6. After this, you need to screw the under-body panel back in place. Frankly, I found this to be the most annoying and cumbersome part of the entire process! The screw threads are very shallow, making it very difficult to hold the panel in place while you work on it. From my experience, start with screwing back the 2 screw in the front. then the sides and then the rear

7. That wraps up the under-the-car-and-therefore-annoying-part of it. Carefully release the jacks. If you've used ramps, don't drive the car off them yet! We now need to replace the oil filter. The oil filter housing is near the back of the engine, on the right side. Wrap it with some rags or a couple of paper towels. A good bit of Oil WILL drip out when you remove the filter

8. Use the 36mm socket wrench to unscrew the oil filter housing cap. NOTE: I had a tough time getting hold of a 36mm socket. The PepBoys, Harbor Freight and AutoZone near me did not have this! Luckily, the Sears about 3 miles away did, although only for a 1/2 inch drive wrench (I had a 3/8 incher). So I went ahead an bought a 1/2" drive wrench along with the socket

9. Once fully unscrewed, quickly (but carefully) pull the housing out and place the cartridge on some rags or paper towels. Carefully screw out the filter cap from the actual filter; you might have to use a little force to separate them

10. Now, emoe the rubber O-ring that's inside the filter housing. There should be a small tab that you can use a nose plier to grab and pull out the O-ring. Replace this with the new tabbed O-ring that comes with the filter. Before putting it back into the housing, remember to coat the new O-ring in some oil and then install it with the tab facing UP. Screw the new filter element back into the housing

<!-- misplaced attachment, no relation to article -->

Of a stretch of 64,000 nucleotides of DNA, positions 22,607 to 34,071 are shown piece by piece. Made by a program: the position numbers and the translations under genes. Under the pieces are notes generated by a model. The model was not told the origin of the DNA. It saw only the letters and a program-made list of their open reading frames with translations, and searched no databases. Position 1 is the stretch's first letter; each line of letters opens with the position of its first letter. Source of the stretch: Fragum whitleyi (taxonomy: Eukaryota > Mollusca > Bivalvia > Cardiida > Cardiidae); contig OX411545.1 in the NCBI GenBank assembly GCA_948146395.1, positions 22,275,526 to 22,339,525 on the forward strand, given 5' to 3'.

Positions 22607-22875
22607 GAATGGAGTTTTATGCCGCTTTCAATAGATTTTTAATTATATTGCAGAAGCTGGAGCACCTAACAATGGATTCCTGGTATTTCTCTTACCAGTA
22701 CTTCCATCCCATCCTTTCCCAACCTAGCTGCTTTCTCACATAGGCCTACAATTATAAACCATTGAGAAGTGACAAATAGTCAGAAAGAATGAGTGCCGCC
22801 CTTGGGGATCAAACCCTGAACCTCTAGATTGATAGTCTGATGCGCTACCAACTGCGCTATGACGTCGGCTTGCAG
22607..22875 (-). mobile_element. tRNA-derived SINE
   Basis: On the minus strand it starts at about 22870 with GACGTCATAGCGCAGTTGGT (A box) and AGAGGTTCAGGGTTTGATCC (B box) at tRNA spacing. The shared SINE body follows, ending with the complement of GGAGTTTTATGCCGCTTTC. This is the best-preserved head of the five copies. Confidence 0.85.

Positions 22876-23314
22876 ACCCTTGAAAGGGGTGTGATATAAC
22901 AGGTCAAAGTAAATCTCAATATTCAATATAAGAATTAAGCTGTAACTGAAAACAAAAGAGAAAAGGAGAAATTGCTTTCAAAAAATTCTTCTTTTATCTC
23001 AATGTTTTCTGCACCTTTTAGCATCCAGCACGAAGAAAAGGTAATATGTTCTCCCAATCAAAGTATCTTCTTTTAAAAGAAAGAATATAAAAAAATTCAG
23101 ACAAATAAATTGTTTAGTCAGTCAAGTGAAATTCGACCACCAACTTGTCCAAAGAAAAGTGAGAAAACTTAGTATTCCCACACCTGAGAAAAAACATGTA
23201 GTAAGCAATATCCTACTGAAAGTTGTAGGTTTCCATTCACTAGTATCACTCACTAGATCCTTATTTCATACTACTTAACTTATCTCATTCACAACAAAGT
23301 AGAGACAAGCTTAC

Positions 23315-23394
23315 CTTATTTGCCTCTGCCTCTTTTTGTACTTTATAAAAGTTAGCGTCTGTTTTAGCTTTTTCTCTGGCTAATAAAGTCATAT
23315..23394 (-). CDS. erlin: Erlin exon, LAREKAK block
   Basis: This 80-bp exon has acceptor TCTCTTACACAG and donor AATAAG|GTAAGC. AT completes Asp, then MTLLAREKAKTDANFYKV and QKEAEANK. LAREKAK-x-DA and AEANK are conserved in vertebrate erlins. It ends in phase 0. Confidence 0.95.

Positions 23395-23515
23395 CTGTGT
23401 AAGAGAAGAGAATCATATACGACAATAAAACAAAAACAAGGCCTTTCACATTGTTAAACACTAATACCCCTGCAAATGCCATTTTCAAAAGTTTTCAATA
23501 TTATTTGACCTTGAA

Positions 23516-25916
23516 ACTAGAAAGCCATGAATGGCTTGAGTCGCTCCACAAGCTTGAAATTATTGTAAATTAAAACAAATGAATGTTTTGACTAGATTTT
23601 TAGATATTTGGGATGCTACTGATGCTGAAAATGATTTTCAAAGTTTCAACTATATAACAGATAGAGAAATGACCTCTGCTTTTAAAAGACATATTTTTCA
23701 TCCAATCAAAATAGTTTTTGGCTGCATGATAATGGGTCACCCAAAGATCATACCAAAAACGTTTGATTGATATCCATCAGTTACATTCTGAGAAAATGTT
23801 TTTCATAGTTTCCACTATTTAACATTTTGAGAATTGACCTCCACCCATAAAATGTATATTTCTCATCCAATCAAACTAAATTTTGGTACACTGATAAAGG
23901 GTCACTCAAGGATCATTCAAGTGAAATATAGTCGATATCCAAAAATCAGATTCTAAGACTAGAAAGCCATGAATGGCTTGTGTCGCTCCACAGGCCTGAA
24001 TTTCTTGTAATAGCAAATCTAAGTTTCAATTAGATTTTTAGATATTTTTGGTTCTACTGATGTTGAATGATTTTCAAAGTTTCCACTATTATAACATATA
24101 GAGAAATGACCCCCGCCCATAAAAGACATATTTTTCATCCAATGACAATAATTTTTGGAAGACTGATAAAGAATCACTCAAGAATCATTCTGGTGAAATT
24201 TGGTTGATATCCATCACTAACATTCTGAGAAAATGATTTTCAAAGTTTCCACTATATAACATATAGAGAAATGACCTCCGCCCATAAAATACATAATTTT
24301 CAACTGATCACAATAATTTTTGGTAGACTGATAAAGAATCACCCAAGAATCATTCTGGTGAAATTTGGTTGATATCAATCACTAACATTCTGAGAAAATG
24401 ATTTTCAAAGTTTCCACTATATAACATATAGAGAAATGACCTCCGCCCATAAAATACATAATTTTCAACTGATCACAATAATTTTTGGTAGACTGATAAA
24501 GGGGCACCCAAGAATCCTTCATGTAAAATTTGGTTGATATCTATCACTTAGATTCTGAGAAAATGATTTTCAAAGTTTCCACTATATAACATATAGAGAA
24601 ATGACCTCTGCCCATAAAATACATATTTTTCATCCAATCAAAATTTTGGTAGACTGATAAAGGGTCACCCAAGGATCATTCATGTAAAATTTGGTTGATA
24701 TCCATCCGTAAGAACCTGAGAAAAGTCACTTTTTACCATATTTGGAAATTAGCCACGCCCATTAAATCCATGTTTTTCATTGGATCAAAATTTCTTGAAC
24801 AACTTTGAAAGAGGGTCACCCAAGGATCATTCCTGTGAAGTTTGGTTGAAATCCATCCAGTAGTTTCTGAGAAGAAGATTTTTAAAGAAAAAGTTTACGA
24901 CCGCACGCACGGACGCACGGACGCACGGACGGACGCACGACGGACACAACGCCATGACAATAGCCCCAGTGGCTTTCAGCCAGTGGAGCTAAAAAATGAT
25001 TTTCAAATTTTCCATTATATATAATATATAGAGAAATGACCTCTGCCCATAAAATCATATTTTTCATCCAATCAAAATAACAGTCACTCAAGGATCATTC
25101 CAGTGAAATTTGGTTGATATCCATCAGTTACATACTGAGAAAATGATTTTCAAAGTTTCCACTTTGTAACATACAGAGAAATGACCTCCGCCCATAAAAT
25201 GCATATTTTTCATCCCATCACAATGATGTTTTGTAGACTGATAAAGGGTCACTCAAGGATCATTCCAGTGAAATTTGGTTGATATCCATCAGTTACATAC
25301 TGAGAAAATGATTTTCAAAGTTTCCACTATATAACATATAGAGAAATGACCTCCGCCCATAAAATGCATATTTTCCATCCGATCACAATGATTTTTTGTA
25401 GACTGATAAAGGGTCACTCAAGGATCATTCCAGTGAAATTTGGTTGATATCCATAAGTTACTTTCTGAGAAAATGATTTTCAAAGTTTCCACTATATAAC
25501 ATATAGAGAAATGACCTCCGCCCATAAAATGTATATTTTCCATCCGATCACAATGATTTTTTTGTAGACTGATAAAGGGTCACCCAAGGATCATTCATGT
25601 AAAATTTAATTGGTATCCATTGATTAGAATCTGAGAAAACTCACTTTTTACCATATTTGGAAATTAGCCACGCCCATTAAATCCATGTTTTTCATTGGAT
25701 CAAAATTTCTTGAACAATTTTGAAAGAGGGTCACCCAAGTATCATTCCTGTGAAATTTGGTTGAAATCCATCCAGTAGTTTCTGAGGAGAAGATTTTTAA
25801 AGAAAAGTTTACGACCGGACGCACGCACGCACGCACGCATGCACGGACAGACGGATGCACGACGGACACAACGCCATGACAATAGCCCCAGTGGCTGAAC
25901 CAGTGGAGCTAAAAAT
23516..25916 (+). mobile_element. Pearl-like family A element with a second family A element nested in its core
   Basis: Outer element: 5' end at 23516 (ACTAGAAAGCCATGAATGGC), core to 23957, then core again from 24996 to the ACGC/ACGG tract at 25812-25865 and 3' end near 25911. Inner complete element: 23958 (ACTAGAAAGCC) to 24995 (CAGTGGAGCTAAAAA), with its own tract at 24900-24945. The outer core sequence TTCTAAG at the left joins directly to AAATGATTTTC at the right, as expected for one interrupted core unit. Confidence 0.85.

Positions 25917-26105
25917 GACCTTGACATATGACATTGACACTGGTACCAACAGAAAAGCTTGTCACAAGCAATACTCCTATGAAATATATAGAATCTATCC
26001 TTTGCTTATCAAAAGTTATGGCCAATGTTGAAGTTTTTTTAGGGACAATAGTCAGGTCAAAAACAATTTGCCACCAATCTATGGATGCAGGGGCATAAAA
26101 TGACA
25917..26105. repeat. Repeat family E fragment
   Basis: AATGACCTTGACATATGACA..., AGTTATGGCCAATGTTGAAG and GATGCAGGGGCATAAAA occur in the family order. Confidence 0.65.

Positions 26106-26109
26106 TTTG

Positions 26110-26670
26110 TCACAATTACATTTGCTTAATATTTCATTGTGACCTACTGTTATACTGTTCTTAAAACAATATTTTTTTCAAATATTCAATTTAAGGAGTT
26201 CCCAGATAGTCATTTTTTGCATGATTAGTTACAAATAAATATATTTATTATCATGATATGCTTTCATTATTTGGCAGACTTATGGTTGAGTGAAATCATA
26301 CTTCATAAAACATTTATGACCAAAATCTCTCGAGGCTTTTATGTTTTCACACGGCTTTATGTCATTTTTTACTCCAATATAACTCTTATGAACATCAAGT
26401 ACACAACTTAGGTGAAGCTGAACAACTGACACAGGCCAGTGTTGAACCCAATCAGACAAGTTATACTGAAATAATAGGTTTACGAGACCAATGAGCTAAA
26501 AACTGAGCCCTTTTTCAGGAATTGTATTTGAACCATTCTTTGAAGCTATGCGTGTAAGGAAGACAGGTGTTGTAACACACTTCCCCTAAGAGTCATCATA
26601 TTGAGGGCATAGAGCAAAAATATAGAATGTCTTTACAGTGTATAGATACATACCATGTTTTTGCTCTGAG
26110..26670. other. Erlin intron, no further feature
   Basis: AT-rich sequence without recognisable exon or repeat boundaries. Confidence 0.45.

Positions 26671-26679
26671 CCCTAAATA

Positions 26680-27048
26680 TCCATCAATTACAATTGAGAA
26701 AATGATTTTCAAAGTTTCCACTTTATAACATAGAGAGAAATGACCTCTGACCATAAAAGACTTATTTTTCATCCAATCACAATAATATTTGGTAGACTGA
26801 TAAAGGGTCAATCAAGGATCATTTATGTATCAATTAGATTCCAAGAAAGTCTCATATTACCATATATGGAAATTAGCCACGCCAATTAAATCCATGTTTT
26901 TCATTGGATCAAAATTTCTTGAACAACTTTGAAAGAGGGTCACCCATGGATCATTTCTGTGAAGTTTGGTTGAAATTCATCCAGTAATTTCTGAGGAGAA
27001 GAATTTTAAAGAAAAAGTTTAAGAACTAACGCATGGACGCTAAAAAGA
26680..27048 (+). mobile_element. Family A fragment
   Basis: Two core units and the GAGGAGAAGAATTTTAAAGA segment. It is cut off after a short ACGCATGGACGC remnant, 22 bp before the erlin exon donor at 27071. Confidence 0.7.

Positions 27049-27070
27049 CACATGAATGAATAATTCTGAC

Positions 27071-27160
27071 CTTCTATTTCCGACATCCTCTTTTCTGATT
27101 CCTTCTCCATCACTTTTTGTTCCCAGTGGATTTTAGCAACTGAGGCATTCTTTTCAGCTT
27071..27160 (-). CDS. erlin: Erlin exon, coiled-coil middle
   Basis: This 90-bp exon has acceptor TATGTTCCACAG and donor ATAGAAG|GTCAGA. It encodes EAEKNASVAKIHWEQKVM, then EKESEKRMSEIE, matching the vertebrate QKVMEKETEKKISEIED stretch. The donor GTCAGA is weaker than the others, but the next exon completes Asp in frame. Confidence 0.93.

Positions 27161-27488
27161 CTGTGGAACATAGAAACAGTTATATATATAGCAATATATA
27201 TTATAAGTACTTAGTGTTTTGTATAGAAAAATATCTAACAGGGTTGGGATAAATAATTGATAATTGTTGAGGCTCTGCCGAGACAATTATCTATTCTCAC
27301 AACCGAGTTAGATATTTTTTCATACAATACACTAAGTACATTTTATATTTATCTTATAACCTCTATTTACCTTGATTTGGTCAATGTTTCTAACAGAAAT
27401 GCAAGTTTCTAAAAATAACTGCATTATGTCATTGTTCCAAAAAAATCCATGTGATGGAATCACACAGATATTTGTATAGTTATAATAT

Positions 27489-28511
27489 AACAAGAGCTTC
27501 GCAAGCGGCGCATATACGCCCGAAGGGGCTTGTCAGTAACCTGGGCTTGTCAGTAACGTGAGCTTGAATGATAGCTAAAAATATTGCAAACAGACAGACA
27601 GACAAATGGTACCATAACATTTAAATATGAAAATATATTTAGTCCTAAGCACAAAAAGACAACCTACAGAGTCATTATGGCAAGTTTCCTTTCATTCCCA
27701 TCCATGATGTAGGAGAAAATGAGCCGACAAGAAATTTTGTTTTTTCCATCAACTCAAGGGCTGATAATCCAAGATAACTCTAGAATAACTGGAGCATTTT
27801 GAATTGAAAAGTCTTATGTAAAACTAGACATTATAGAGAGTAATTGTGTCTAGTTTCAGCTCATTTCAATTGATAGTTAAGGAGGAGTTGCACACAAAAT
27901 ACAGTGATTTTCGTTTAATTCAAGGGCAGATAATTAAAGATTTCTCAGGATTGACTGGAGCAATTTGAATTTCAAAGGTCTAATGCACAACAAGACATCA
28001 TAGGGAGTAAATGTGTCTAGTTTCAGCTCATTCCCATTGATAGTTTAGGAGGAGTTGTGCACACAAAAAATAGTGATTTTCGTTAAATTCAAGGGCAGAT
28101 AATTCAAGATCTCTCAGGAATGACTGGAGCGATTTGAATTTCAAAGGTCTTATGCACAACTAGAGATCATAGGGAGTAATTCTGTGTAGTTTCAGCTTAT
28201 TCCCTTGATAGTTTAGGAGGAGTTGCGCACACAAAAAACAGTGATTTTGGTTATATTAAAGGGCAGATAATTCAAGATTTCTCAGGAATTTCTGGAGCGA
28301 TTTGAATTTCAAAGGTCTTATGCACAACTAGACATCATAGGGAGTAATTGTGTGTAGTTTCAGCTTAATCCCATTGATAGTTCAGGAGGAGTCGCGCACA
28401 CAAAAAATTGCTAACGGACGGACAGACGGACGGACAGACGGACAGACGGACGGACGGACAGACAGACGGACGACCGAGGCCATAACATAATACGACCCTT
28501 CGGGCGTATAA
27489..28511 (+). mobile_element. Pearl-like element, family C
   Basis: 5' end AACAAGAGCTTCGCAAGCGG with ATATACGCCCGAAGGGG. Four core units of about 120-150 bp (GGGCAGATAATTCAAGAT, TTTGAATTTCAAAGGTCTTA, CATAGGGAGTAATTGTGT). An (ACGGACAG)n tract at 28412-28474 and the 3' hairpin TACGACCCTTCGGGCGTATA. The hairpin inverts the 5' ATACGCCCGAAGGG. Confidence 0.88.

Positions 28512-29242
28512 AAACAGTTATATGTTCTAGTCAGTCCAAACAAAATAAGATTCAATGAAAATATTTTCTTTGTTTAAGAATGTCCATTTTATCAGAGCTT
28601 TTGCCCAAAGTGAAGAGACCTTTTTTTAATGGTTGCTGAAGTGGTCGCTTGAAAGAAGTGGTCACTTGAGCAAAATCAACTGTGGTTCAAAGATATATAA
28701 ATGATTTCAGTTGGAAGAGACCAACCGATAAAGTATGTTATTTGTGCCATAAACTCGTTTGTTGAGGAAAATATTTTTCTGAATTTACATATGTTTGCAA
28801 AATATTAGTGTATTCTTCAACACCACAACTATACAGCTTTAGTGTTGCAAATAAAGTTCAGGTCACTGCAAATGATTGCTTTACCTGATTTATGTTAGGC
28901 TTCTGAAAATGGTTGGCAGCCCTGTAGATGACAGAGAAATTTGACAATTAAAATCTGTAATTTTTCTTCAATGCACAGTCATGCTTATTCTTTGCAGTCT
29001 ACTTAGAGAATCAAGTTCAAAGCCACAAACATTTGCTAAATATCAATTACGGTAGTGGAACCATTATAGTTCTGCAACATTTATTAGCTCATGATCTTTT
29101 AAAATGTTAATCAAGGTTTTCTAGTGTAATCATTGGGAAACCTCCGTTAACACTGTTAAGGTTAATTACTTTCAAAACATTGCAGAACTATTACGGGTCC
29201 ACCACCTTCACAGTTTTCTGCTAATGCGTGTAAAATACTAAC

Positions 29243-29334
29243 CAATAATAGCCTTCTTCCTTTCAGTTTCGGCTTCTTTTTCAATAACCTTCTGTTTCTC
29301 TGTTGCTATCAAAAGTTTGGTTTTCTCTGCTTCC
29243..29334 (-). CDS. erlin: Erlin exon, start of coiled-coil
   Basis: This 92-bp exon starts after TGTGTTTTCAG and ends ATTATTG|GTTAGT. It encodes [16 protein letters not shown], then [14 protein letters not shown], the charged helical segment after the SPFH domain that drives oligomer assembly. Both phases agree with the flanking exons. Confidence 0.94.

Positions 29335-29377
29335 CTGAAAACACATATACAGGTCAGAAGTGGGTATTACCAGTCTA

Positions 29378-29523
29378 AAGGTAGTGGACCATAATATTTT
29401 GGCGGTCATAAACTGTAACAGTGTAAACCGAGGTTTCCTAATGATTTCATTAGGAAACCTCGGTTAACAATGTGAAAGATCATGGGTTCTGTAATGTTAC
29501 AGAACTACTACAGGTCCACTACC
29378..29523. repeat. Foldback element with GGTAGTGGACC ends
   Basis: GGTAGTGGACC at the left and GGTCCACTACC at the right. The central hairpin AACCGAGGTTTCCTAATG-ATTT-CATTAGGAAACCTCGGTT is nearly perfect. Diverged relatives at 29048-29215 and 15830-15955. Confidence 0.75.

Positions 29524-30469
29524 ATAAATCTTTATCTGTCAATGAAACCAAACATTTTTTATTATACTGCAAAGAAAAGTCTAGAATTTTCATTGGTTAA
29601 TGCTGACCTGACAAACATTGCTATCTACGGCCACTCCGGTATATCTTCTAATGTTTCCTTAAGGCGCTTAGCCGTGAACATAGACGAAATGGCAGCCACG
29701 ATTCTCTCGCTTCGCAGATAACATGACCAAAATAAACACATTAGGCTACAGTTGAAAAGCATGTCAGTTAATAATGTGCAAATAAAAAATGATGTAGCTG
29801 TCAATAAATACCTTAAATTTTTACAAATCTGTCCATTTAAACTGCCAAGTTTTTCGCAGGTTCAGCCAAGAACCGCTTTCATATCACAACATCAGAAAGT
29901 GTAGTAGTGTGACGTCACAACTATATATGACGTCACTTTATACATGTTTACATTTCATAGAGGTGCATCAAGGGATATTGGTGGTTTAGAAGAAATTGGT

NOTE: The filter came with a second, thinner, non-tabbed O-ring. I did not see a second O-Ring while removing the filter and trying to attached it around the neck of the housing (as suggested in another guide) prevented me from screwing the filter back on tight. I ended up not using it

11. Now, it's simply a matter of pouring in the good stuff into the engine! Unfortunately a funnel doesn't really work with the S4, given how shallow the inlet is (and the fact that there are some mechanicals inside that obstruct the opening). Remember to pour the oil in nice and slow to prevent creating a mess!

Once I'm done with each bottle, I make sure to seal it back tight and let it rest up-side down while I go through other bottles. At the end, I slowly open each bottle (while up-side down) and see that there's at least a cap full of oil in each bottle. This, times 7, adds up!

12. That's it! I filled in about 7 quarts, closed the oil cap tight and set off on a short test drive. After letting the oil heat up to a reasonable temperature (70-odd deg C...which you can check in the MFD if you've enabled it through VCDS), I shut the engine off and check the oil level with the dipstick. If you didn't install the dipstick, you can use the MMI to confirm the oil level. To do this, shut down the car and turn the ignition on again (without actually starting the engine). Wait for about 3 minutes. Now check the MMI and you should see the current oil level. If it looks good, go grab yourself another Ale! If it's short of full, remember to top it up before you go grab your ale! :)

If you already have all the tools, you've saved yourself a good bit of change. The dealerships here in th Bay Area were quoting anywhere between $130 and $150 for the oil change. With the $12 MIR rebate currently going on on Amazon for the Mobil 1 0W-40, I scored 12 quarts for about $76. Including the cost of the wrench and socket I had to buy this time, I came in at $110 total. That's still $20-40 cheaper than a dealership, with much better oil AND the satisfaction of having done a good job yourself. Honestly, I don't do this to save money. I just enjoy working on the car and making sure that it's taken care of well. Hope folks found this DIY guide useful! :)